There isn’t an economic field or sector today which doesn’t address or pursue the concept of “vintage”; if once it was predominantely utilized by the fashion industry, now this concept has been influencing more and more interior design, electronics, the car industry, tastes and flavors, and inifinte other aspects of everyday life.
Indeed many events and festivities, if you will, occur under the aegis of vintage, often not only recalling a single aspect of it but also recreating the atmosphere and scenery in which it played out, reintroducing, even only for one day, traditions, customs, and practices.
“I’m not old, I’m vintage”
Thus, what is so fascinating about vintage? On an ironic shirt I bought a while back in Naples it read: “I’m not old, I’m vintage”, and maybe in this sentence one can capture the subtle difference between those two concepts, but even more the perceptions that surround them.
So much so that the old is sad, outdated, useless, greyed, and relinquished while vintage is cheerful, nostalgically current, precious, colorful, and optimistic.
Let’s take notice; in fashion, when we think of a vintage woman, we don’t focus on Twiggy’s hidden forms or the first femminism, but rather the joyous and prosperous silhouettes of pin-up girls, of Marilyn and others similar to her; in music, we don’t look back grinning and teary eyed to the 60’s and 70’s protest songs, but rather we recall the first American post-war tunes; and in literature, we don’t travel back to the first, wonderful novels of the new American literary currents, but we crave the original comics of Superman, Zagor, and Tex Willer.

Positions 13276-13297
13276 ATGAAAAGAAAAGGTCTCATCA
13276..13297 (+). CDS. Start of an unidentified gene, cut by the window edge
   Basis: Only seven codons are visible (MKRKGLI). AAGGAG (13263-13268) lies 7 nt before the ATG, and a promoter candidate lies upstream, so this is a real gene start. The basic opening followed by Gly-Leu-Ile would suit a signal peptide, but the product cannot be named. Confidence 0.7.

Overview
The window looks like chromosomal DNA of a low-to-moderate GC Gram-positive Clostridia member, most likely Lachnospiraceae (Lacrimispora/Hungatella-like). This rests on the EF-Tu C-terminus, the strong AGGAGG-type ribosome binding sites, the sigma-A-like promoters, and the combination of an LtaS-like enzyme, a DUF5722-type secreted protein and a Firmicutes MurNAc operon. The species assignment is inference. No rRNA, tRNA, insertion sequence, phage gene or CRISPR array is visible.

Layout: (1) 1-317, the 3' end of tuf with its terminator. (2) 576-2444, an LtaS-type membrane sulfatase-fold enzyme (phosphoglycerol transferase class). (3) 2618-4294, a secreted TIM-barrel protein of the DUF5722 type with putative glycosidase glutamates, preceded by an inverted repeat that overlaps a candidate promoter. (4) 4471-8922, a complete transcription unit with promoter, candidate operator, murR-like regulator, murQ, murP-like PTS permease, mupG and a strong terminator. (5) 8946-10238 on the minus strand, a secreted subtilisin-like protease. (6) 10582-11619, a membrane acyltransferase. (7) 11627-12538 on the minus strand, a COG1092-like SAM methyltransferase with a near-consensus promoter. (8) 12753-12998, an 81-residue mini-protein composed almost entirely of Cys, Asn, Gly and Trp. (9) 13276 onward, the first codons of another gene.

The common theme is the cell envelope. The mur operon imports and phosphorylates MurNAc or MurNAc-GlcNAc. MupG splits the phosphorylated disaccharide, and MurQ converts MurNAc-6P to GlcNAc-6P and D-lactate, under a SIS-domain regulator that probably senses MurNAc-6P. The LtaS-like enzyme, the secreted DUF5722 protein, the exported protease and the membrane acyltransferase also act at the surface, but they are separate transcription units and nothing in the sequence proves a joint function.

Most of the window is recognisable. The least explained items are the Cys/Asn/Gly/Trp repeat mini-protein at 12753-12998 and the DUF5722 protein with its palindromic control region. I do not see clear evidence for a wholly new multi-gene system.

It is here, I believe, the real charm of vintage. It is not only recalling such trends that defined fashion, society, and communication, but also that buoyant carefree aura that we combine it with.
Those like us who are now at the egress of our lives are remembering, describing, and passing on to our children and grandchildren, the joy of those moments, evoked by objects, broadcasts, and events, in which we perceive a sense of peacefulness, faith, and general optimism: back then the future appeared a little like a gold pot to pursue and perhaps encounter at the end of that rainbow on which we were certain we could walk on.
But maybe, the most important thing, was that we weren’t afraid to walk on it. We weren’t afraid. Of loneliness, competitiveness, angst, haste, and of diseases, tragedies, homicides, anxieties. Of responsibility.
This last one wasn’t a better sentiment during our time, just different. Communication meant bracing yourself while calling the girl that you liked at home, knowing her mother would answer, that was a minor responsibility which we accepted. Communication involved writing a letter that didn’t only convey swift emotions, but also feelings to endure whilst waiting for it to be read and to be answered, and to then read the response, combined with our ability to manage knowledgeably time, happiness, and sadness.
Communication involved writing a letter…
They say optimists are those who think that that time period was the best to live in, and they say pessimists know this to be true; well, if walking around at a flee market I spy an old orange record player, call me crazy, I’ll earnestly think: “What a beautiful time that was.” If, on the other hand, I’m gazing at a crowd on the train, or bus, or at a bar or restaurant, ignoring each other albeit flirting nonchalantly with their smartphones: I’ll know for certain that my opinion is true.